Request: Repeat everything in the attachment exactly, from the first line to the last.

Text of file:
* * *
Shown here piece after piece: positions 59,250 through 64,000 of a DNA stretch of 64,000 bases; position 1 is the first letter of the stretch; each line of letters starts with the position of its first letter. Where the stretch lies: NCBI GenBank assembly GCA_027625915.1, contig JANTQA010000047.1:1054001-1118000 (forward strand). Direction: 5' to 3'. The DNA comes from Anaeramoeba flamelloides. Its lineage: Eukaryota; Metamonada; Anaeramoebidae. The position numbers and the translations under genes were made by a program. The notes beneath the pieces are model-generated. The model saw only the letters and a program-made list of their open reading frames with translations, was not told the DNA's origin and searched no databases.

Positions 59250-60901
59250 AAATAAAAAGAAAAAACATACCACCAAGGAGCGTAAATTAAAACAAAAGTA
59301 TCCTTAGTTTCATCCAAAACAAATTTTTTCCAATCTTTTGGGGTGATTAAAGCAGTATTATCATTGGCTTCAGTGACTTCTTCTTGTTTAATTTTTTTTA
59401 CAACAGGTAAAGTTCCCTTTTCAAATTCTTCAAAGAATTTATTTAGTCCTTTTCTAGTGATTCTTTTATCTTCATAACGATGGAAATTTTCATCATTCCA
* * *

Shown here piece after piece: positions 59,250 through 64,000 of a DNA stretch of 64,000 bases; position 1 is the first letter of the stretch; each line of letters starts with the position of its first letter. Where the stretch lies: NCBI GenBank assembly GCA_027625915.1, contig JANTQA010000047.1:1054001-1118000 (forward strand). Direction: 5' to 3'. The DNA comes from Anaeramoeba flamelloides. Its lineage: Eukaryota; Metamonada; Anaeramoebidae. The position numbers and the translations under genes were made by a program. The notes beneath the pieces are model-generated. The model saw only the letters and a program-made list of their open reading frames with translations, was not told the DNA's origin and searched no databases.

Positions 59250-60901
59250 AAATAAAAAGAAAAAACATACCACCAAGGAGCGTAAATTAAAACAAAAGTA
59301 TCCTTAGTTTCATCCAAAACAAATTTTTTCCAATCTTTTGGGGTGATTAAAGCAGTATTATCATTGGCTTCAGTGACTTCTTCTTGTTTAATTTTTTTTA
59401 CAACAGGTAAAGTTCCCTTTTCAAATTCTTCAAAGAATTTATTTAGTCCTTTTCTAGTGATTCTTTTATCTTCATAACGATGGAAATTTTCATCATTCCA